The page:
I love the look of my container herb garden and don’t want to get rid of it. But I would really love it if the herbs grew as well in there as they do in the main vegetable garden. I will have to try to figure it out and make some changes for next year.
The carrots are being plagued by aphids. So much so that we can see them and their droppings all over the soil and drip system too, as well as on the carrot tops. We have never had this bad of an aphid infestation. Luckily, it doesn’t seem to be negatively effecting the carrots.
The corn “field” experiment has been destroyed. We had fenced off the lower part of the barnyard to put in a small patch of corn as an experiment to see if we could get it to grow in our climate. Here is a picture from early in the summer:
Our farm dog Finley broke in there when one of our barn cats was hunting a chipmunk on the other side of the fence. He goes crazy when the cats are hunting and he can see them. So he broke in there to get closer to the cat and then ran around like crazy tearing apart, breaking, and squashing most of the corn. It was surprising since earlier in the year when the sheep broke into the corn field Finley herded them out like he knew they weren’t supposed to be in there. The corn hadn’t grown very well anyway, and we are not sure if it would have produced before the first frost. We have two stalks left, about 24 inches tall.
So back to the drawing board with the corn “field” next year.
I haven’t talked about the sheep much lately, so I figured I would include them in this update.
Nothing much has been going on with them. They have done well this summer. Toffee is growing, though she is quite a petite girl. I thin she will end up being smaller than the other girls even when she is full grown.
We have been working with halter training Toffee and Violet. Violet is already super-friendly and her friendliness has helped young Toffee to learn to be friendly. So the training has gone well. We will be taking them to the breeder in early November to stay for about 40 days to be sure to hit 2 full heat cycles. Toffee may or may not take since she wont be quite a year old by then. It will be Violet’s first breeding, but she will be coming up on almost 2 years old so she is plenty mature enough. And it will be Fiona’s third breeding. Fiona gave us twins this last year, so we are hopeful that trend will continue with her.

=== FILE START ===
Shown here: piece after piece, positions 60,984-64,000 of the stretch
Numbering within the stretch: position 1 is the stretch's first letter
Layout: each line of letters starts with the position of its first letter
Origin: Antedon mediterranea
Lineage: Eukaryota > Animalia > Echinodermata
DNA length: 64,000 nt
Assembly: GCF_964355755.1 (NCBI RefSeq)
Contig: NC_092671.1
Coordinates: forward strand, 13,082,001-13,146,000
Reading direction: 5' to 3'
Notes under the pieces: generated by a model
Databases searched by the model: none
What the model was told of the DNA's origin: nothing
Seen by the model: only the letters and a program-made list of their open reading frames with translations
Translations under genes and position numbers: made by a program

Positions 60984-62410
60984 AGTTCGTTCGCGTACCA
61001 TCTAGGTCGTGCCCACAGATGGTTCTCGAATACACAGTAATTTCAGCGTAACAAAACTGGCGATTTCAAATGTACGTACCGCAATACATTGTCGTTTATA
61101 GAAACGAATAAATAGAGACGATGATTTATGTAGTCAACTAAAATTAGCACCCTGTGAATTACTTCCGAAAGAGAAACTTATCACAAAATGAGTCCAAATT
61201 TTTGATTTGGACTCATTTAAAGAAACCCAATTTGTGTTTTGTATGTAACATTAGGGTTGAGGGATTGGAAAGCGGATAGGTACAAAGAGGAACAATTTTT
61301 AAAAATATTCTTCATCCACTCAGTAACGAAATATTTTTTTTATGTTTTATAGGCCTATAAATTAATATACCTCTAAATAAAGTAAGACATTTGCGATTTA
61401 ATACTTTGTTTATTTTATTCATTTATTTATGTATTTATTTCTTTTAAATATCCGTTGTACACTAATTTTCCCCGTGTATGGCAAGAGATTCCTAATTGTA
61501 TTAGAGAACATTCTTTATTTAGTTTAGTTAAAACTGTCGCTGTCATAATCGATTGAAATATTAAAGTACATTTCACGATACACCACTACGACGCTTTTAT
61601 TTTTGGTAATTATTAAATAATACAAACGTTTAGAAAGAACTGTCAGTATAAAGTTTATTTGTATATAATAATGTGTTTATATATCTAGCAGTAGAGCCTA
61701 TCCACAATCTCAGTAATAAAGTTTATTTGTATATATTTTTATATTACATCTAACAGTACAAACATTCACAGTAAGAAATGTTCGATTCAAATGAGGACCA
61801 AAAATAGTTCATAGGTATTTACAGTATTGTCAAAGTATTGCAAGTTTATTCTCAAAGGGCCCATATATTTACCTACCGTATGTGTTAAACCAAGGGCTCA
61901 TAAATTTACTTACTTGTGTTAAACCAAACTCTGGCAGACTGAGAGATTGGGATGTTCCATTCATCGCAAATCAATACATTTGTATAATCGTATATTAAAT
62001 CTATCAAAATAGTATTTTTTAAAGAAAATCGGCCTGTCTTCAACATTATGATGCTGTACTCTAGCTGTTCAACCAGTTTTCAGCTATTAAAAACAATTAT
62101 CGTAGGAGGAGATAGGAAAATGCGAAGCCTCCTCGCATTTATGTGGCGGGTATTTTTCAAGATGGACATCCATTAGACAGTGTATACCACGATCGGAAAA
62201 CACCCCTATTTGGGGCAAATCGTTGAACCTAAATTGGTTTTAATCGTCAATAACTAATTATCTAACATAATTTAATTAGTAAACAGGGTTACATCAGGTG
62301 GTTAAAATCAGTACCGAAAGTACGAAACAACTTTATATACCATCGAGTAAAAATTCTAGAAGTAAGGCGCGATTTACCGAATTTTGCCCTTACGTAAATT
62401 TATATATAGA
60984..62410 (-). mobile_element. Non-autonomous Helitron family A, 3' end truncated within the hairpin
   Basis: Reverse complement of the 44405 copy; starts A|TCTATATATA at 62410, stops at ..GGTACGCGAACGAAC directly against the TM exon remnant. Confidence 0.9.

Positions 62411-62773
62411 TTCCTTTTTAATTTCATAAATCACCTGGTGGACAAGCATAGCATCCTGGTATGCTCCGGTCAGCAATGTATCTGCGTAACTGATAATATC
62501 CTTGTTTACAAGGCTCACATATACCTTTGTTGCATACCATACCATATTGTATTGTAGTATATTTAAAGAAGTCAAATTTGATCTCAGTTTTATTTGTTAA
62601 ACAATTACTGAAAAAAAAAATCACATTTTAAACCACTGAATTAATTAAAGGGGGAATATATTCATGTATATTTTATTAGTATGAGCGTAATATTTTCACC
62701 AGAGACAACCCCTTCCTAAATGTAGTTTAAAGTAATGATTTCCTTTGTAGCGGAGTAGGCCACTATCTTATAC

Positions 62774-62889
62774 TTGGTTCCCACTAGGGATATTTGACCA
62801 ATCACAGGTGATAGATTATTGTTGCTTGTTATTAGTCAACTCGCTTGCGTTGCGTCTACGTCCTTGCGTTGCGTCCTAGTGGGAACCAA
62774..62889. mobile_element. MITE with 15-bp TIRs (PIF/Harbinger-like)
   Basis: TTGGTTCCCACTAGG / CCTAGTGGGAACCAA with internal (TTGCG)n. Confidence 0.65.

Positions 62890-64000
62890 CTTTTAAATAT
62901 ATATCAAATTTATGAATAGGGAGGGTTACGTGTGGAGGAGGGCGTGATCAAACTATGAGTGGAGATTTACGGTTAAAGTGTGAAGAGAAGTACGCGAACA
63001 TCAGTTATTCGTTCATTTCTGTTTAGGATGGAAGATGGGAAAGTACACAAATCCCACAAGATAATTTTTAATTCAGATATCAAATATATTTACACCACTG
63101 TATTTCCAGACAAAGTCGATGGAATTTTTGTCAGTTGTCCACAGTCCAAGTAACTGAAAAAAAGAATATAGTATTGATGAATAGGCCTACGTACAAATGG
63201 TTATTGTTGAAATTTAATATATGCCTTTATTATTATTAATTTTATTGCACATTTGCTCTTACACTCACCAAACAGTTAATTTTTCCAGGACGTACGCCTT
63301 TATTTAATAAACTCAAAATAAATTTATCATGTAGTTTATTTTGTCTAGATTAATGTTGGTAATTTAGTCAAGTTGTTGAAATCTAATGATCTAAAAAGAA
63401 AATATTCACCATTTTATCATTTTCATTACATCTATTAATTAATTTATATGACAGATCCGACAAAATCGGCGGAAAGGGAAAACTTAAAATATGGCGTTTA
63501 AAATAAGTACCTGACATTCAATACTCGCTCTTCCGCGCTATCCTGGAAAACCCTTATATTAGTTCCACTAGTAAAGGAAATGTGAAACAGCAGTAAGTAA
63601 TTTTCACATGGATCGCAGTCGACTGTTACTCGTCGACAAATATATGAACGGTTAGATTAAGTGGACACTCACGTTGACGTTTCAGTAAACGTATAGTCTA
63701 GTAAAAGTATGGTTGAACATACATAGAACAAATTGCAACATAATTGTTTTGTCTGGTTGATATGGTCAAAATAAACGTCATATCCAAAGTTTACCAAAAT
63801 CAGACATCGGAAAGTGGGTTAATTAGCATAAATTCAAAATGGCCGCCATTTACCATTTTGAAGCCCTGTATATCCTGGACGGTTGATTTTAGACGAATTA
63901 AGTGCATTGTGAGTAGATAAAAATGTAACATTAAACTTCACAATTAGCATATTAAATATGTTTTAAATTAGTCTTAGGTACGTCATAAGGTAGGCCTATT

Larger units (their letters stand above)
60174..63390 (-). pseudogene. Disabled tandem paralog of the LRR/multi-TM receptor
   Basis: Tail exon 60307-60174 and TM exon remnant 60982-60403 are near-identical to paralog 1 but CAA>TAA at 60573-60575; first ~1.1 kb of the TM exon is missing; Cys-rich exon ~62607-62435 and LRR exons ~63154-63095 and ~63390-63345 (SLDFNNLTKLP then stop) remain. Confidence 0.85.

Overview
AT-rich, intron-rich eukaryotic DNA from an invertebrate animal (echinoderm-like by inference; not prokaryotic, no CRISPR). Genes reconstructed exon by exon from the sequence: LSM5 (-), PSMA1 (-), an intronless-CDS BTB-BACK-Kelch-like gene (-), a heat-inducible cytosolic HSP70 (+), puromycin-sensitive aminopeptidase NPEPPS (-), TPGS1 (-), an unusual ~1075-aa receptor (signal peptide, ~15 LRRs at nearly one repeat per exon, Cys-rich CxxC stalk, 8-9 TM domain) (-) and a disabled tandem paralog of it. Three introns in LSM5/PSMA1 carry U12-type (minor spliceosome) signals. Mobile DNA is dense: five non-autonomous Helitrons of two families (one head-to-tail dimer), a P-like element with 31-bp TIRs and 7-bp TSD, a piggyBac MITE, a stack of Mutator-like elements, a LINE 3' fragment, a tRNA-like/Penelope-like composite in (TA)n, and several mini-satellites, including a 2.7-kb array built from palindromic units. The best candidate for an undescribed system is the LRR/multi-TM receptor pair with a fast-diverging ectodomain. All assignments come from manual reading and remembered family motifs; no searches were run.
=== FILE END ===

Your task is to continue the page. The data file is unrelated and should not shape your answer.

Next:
We still need to get and put up the last of their hay for the winter, which we will likely do in the next few weeks.
Complete Dinner From Our Homestead
This week we ate a complete meal that came off our property. We love it when that happens! We had home-raised leg-of-lamb with potatoes from our garden. It was seasoned with herbs and garlic from our garden. As side dishes we had salad greens, and steamed green beans and carrots – all from our garden.
The only thing not from our property was the butter, but it was home-churned from cream off of the raw milk share we get.
It is so very satisfying to eat a meal that comes completely from your own homestead!!!